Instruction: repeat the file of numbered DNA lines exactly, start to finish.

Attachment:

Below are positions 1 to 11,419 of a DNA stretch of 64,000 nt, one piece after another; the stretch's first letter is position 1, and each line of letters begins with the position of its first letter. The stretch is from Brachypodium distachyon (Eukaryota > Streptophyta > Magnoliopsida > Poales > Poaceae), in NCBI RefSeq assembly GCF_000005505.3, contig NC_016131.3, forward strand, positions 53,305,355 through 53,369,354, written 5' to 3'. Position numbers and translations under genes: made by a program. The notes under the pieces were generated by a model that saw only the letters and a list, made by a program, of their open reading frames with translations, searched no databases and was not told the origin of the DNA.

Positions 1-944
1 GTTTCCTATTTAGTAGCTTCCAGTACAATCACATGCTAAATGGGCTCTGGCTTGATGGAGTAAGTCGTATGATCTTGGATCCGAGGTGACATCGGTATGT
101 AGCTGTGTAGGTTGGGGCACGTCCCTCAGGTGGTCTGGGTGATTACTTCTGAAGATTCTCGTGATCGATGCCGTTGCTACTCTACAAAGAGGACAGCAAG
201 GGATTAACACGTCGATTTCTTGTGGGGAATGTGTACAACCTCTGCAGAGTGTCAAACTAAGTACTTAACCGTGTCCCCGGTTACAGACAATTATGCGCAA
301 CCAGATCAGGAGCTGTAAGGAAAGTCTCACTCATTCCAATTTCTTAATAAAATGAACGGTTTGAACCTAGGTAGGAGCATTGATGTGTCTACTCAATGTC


Below are positions 1 to 11,419 of a DNA stretch of 64,000 nt, one piece after another; the stretch's first letter is position 1, and each line of letters begins with the position of its first letter. The stretch is from Brachypodium distachyon (Eukaryota > Streptophyta > Magnoliopsida > Poales > Poaceae), in NCBI RefSeq assembly GCF_000005505.3, contig NC_016131.3, forward strand, positions 53,305,355 through 53,369,354, written 5' to 3'. Position numbers and translations under genes: made by a program. The notes under the pieces were generated by a model that saw only the letters and a list, made by a program, of their open reading frames with translations, searched no databases and was not told the origin of the DNA.

Positions 1-944
1 GTTTCCTATTTAGTAGCTTCCAGTACAATCACATGCTAAATGGGCTCTGGCTTGATGGAGTAAGTCGTATGATCTTGGATCCGAGGTGACATCGGTATGT
101 AGCTGTGTAGGTTGGGGCACGTCCCTCAGGTGGTCTGGGTGATTACTTCTGAAGATTCTCGTGATCGATGCCGTTGCTACTCTACAAAGAGGACAGCAAG
201 GGATTAACACGTCGATTTCTTGTGGGGAATGTGTACAACCTCTGCAGAGTGTCAAACTAAGTACTTAACCGTGTCCCCGGTTACAGACAATTATGCGCAA
301 CCAGATCAGGAGCTGTAAGGAAAGTCTCACTCATTCCAATTTCTTAATAAAATGAACGGTTTGAACCTAGGTAGGAGCATTGATGTGTCTACTCAATGTC